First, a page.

Results from the present study suggest that PON1 activity and mass are associated, both in control subjects as well as in cirrhotic patients, with a specific sub-population of HDL particles containing apo A-I, but with not apo A-II and apo E. These results agree with a study by Cabana et al.  that showed a similar distribution of PON1 in human HDL sub-fractions obtained by FPLC and with experimental studies in apo A-II transgenic mice in which apo A-II enrichment was found to displace PON1 from HDL and, as well, to impair the antioxidant and athero-protective function of this particle [42,43]. However, our results differ from other reports in which HDL was isolated by other methods. Bergmeier et al.  observed a high PON1 activity in HDL3 particles isolated by ultracentrifugation, and which contained apo E. Moren et al.  observed considerable PON1 activity in apo A-II-containing HDL isolated by immunoprecipitation. Methodological differences probably account for the observed discrepancies, but we believe that HPLC or FPLC fractionation methods are less physico-chemically aggressive and, as such, are less likely to alter HDL composition in the process of isolation.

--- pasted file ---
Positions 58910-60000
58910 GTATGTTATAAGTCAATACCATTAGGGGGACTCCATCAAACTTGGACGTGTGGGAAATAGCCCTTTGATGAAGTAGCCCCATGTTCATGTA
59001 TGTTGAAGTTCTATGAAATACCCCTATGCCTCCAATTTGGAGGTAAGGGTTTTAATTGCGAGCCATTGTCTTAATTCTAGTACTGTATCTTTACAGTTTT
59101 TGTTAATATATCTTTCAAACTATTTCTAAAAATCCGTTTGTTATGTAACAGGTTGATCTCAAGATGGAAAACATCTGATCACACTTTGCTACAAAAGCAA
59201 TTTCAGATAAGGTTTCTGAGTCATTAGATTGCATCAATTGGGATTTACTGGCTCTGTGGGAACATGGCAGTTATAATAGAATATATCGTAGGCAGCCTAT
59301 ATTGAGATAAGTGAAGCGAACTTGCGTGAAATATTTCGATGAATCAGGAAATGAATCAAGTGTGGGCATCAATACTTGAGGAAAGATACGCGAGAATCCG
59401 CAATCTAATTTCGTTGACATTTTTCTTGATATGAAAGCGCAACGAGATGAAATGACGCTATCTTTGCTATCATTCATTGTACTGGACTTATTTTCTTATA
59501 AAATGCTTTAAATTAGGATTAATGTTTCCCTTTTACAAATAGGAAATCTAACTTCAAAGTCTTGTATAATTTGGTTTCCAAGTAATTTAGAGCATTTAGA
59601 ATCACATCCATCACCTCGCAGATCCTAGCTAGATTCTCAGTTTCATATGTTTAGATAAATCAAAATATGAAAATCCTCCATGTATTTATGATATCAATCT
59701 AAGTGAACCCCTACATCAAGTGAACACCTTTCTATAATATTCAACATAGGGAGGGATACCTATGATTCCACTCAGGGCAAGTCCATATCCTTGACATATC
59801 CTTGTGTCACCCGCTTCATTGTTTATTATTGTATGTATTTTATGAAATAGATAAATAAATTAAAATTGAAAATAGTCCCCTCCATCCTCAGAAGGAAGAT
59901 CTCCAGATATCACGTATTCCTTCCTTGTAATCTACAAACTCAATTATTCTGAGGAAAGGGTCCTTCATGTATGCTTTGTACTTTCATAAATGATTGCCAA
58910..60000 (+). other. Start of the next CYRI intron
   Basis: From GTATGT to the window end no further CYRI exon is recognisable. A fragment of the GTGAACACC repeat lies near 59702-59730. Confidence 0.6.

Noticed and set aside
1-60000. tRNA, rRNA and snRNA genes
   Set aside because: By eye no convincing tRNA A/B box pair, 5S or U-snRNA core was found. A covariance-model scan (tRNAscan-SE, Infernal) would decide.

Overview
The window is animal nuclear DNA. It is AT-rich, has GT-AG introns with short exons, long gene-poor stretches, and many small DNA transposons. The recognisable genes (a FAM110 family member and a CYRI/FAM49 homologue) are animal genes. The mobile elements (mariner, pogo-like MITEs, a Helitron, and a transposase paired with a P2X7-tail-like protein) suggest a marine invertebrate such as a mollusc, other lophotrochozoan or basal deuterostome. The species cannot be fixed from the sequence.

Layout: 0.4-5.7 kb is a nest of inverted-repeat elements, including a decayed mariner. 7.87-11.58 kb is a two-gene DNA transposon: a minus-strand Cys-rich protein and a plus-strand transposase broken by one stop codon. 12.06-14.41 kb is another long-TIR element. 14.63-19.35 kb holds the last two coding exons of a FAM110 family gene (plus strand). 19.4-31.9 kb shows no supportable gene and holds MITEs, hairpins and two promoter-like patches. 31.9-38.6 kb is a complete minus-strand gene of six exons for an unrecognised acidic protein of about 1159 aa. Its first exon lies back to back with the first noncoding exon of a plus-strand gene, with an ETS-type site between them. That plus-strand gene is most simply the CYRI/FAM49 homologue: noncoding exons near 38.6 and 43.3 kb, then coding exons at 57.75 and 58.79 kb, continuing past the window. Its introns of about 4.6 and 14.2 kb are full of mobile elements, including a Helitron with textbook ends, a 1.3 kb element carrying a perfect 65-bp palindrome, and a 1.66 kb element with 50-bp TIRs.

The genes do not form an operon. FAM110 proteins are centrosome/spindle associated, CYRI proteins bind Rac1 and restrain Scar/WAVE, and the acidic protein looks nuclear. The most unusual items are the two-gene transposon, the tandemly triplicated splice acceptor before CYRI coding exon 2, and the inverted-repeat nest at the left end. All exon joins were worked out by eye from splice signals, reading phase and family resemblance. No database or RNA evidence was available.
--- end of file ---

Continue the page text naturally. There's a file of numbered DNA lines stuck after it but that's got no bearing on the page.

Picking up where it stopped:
Non-denaturing gel electrophoresis showed a considerable increase in very small and very large HDL particles from cirrhotic patients compared to the control subjects. These changes are probably secondary to alterations in CETP, PLTP, and LCAT levels in these patients. Although reduced LCAT activity is common in a variety of liver diseases , the current report is, to the best of our knowledge, the first to identify increased CETP and PLTP activities as being associated with chronic liver impairment. These findings will require confirmation in much larger studies of cases versus controls. The mechanisms leading to increased CETP and PLTP activities in chronic liver disease are also unclear at present. The outcome observed could be due to increased synthesis and secretion, decreased degradation (or both) or an entirely different mechanism such as an effect of HDL composition on enzyme activity. Again, further studies are required. The combination of decreased LCAT and increased CETP activities in the patients probably resulted in the increase in small HDL particles. However, the greater PLTP activity would also have resulted in increased fusing of small HDL into the larger HDL particles found in the patients [47-49]. Therefore changes in the activities of the lipid transfer proteins could explain the different pattern of HDL particles found in the patients. An increase in PLTP would lead to larger HDL particles, while an enhancement in CETP and a decrease in LCAT would result in smaller HDL particles with an increase in the HDL3 sub-fraction. While the impact of a larger particle size in relation to HDL function remains unclear, extensive data from the literature show that small HDL particles lose most of their antioxidant properties, and may become pro-oxidant and pro-inflammatory instead [50,51]. In addition, results from the present study suggest that these small particles do not carry PON1 and, as such, would contribute to the decrease in serum PON1 activity observed. However, it is also possible that changes in HDL size are associated with firmer binding of PON1 but not with changes in activity.